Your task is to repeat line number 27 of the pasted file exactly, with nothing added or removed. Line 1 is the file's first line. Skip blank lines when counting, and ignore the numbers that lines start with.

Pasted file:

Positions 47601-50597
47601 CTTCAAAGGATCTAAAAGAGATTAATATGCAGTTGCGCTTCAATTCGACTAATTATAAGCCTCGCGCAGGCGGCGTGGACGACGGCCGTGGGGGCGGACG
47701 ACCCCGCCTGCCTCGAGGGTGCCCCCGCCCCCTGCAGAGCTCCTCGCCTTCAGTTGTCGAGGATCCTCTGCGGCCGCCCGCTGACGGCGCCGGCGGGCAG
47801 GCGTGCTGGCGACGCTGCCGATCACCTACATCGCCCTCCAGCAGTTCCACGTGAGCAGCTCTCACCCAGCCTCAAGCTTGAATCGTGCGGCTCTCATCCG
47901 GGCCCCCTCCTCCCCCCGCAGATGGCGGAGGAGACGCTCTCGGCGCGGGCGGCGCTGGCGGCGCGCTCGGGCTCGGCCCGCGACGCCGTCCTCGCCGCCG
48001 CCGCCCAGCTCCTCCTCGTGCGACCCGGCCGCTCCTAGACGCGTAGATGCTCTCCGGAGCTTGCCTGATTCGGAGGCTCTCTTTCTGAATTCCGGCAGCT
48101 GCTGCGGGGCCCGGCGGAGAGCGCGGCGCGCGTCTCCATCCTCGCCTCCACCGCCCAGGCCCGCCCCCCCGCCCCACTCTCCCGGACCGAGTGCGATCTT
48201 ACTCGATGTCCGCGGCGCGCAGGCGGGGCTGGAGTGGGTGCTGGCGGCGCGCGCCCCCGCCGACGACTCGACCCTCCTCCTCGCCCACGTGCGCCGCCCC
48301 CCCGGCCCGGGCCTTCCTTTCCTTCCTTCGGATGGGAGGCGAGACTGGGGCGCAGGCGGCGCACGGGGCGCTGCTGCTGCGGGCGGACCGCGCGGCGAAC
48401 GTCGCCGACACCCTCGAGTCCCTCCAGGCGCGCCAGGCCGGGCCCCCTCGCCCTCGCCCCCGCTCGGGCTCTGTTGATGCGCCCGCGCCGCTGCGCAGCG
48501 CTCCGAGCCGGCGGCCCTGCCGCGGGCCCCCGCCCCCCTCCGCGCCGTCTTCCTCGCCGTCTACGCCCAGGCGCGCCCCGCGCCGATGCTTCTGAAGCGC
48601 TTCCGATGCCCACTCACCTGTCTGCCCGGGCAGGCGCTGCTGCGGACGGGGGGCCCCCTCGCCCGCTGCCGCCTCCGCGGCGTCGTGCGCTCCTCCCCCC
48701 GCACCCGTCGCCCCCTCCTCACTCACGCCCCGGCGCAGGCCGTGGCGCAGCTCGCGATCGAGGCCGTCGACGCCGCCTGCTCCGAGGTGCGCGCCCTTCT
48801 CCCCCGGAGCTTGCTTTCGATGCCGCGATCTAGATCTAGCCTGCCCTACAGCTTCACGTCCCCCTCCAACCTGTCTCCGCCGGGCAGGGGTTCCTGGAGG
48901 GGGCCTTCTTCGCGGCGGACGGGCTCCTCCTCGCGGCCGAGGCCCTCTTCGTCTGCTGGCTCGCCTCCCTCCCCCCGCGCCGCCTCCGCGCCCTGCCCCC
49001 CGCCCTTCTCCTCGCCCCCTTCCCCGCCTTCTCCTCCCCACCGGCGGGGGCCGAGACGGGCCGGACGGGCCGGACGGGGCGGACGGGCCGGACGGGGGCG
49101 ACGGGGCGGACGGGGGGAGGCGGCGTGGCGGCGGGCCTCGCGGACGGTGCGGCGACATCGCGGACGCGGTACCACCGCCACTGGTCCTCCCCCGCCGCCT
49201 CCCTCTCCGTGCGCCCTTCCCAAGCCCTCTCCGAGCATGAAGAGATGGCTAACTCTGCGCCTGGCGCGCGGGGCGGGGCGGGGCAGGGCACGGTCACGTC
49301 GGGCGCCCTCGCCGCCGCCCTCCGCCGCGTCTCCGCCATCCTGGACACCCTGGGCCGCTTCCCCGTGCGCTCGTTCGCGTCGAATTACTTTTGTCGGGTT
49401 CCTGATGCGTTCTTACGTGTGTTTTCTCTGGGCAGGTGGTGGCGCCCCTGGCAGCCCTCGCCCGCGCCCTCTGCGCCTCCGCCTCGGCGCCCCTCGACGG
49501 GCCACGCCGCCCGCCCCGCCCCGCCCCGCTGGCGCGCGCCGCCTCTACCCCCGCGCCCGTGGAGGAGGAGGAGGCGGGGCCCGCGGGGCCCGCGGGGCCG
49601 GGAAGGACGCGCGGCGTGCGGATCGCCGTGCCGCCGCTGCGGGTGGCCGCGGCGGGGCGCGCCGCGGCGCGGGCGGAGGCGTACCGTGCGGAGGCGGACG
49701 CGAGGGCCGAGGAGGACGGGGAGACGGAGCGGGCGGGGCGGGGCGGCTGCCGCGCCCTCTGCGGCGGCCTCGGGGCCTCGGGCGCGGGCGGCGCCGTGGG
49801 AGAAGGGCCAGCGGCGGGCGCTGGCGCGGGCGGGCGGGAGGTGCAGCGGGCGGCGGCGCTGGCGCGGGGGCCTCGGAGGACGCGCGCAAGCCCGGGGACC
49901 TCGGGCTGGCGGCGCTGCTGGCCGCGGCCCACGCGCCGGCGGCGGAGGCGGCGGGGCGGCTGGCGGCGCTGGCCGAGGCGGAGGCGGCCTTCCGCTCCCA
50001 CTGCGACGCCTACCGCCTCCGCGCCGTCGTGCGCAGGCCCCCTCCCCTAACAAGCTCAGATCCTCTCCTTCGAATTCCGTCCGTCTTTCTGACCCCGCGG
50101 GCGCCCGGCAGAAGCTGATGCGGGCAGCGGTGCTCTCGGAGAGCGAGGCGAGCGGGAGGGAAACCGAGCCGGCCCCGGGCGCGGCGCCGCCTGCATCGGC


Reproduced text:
50101 GCGCCCGGCAGAAGCTGATGCGGGCAGCGGTGCTCTCGGAGAGCGAGGCGAGCGGGAGGGAAACCGAGCCGGCCCCGGGCGCGGCGCCGCCTGCATCGGC